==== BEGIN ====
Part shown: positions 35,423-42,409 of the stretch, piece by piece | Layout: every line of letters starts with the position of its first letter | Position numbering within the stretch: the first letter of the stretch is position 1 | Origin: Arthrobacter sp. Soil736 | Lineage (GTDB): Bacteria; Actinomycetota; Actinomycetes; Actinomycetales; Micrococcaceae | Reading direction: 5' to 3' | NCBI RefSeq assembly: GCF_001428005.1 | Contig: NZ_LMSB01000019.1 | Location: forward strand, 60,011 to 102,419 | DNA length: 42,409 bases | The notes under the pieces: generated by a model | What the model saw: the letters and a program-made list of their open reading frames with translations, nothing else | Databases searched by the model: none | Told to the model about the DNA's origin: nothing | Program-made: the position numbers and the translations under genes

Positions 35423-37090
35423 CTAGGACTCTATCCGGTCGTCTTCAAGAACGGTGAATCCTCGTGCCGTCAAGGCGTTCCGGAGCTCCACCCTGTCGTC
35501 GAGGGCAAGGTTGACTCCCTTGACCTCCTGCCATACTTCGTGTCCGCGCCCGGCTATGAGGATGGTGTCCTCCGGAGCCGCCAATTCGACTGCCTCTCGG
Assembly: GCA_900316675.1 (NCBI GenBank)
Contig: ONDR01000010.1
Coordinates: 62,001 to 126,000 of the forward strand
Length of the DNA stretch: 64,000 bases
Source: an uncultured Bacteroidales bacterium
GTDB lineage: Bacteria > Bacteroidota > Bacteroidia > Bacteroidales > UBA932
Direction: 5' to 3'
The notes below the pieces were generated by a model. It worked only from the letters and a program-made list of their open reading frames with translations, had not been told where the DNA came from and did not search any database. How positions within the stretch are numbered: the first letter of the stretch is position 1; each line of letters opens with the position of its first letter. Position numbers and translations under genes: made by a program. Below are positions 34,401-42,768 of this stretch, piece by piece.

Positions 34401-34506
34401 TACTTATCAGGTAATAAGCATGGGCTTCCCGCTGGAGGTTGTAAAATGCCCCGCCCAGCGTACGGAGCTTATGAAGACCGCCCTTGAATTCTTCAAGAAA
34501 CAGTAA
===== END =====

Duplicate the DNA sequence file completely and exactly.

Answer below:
Part shown: positions 35,423-42,409 of the stretch, piece by piece | Layout: every line of letters starts with the position of its first letter | Position numbering within the stretch: the first letter of the stretch is position 1 | Origin: Arthrobacter sp. Soil736 | Lineage (GTDB): Bacteria; Actinomycetota; Actinomycetes; Actinomycetales; Micrococcaceae | Reading direction: 5' to 3' | NCBI RefSeq assembly: GCF_001428005.1 | Contig: NZ_LMSB01000019.1 | Location: forward strand, 60,011 to 102,419 | DNA length: 42,409 bases | The notes under the pieces: generated by a model | What the model saw: the letters and a program-made list of their open reading frames with translations, nothing else | Databases searched by the model: none | Told to the model about the DNA's origin: nothing | Program-made: the position numbers and the translations under genes

Positions 35423-37090
35423 CTAGGACTCTATCCGGTCGTCTTCAAGAACGGTGAATCCTCGTGCCGTCAAGGCGTTCCGGAGCTCCACCCTGTCGTC
35501 GAGGGCAAGGTTGACTCCCTTGACCTCCTGCCATACTTCGTGTCCGCGCCCGGCTATGAGGATGGTGTCCTCCGGAGCCGCCAATTCGACTGCCTCTCGG
Assembly: GCA_900316675.1 (NCBI GenBank)
Contig: ONDR01000010.1
Coordinates: 62,001 to 126,000 of the forward strand
Length of the DNA stretch: 64,000 bases
Source: an uncultured Bacteroidales bacterium
GTDB lineage: Bacteria > Bacteroidota > Bacteroidia > Bacteroidales > UBA932
Direction: 5' to 3'
The notes below the pieces were generated by a model. It worked only from the letters and a program-made list of their open reading frames with translations, had not been told where the DNA came from and did not search any database. How positions within the stretch are numbered: the first letter of the stretch is position 1; each line of letters opens with the position of its first letter. Position numbers and translations under genes: made by a program. Below are positions 34,401-42,768 of this stretch, piece by piece.

Positions 34401-34506
34401 TACTTATCAGGTAATAAGCATGGGCTTCCCGCTGGAGGTTGTAAAATGCCCCGCCCAGCGTACGGAGCTTATGAAGACCGCCCTTGAATTCTTCAAGAAA
34501 CAGTAA